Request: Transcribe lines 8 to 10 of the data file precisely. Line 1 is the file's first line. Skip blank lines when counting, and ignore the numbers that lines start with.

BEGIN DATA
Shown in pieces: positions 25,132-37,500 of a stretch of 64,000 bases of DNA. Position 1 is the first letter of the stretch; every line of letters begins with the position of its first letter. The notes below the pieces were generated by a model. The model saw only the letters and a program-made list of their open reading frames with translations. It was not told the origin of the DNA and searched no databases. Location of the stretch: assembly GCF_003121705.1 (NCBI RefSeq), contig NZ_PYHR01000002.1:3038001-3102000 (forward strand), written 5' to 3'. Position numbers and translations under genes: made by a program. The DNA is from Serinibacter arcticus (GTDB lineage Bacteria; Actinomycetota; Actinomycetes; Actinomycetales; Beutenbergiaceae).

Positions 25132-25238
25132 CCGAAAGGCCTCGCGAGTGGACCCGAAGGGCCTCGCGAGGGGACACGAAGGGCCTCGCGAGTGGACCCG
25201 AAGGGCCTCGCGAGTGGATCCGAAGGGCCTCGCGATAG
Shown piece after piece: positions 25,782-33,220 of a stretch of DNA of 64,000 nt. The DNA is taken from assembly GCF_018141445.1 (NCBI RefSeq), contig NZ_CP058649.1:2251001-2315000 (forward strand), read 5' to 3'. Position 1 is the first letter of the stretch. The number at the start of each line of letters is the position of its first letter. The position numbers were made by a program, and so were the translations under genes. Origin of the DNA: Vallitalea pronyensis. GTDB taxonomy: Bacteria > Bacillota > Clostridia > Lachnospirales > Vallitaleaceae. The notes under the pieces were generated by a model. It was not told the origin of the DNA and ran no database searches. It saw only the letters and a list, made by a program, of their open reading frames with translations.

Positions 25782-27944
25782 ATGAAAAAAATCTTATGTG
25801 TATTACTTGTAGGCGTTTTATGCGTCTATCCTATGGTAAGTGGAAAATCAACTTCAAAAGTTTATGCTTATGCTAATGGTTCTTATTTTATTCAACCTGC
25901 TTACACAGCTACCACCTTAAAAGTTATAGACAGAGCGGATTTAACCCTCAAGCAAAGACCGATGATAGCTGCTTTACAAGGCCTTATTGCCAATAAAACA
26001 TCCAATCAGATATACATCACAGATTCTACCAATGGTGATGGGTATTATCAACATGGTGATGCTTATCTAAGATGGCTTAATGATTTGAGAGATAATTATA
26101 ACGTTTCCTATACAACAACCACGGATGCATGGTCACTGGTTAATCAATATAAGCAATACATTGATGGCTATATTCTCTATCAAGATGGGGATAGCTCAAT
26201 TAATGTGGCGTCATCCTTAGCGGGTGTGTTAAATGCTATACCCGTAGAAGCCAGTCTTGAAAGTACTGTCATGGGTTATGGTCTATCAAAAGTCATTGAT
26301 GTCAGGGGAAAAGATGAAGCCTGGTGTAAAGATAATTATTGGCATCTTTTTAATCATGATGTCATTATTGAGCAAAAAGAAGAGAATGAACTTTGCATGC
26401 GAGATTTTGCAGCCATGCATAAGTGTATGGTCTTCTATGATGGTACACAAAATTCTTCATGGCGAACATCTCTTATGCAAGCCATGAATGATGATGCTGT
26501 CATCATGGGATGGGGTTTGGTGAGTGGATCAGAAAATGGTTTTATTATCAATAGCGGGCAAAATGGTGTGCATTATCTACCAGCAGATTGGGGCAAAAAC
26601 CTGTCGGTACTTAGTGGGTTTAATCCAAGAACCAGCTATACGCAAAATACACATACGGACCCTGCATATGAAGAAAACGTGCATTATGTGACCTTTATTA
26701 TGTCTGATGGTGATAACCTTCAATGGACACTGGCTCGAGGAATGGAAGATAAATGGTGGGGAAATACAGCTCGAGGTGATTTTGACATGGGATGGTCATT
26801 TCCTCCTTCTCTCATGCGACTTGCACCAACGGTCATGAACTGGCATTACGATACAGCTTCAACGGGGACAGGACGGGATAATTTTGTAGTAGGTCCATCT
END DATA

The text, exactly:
25801 TATTACTTGTAGGCGTTTTATGCGTCTATCCTATGGTAAGTGGAAAATCAACTTCAAAAGTTTATGCTTATGCTAATGGTTCTTATTTTATTCAACCTGC
25901 TTACACAGCTACCACCTTAAAAGTTATAGACAGAGCGGATTTAACCCTCAAGCAAAGACCGATGATAGCTGCTTTACAAGGCCTTATTGCCAATAAAACA
26001 TCCAATCAGATATACATCACAGATTCTACCAATGGTGATGGGTATTATCAACATGGTGATGCTTATCTAAGATGGCTTAATGATTTGAGAGATAATTATA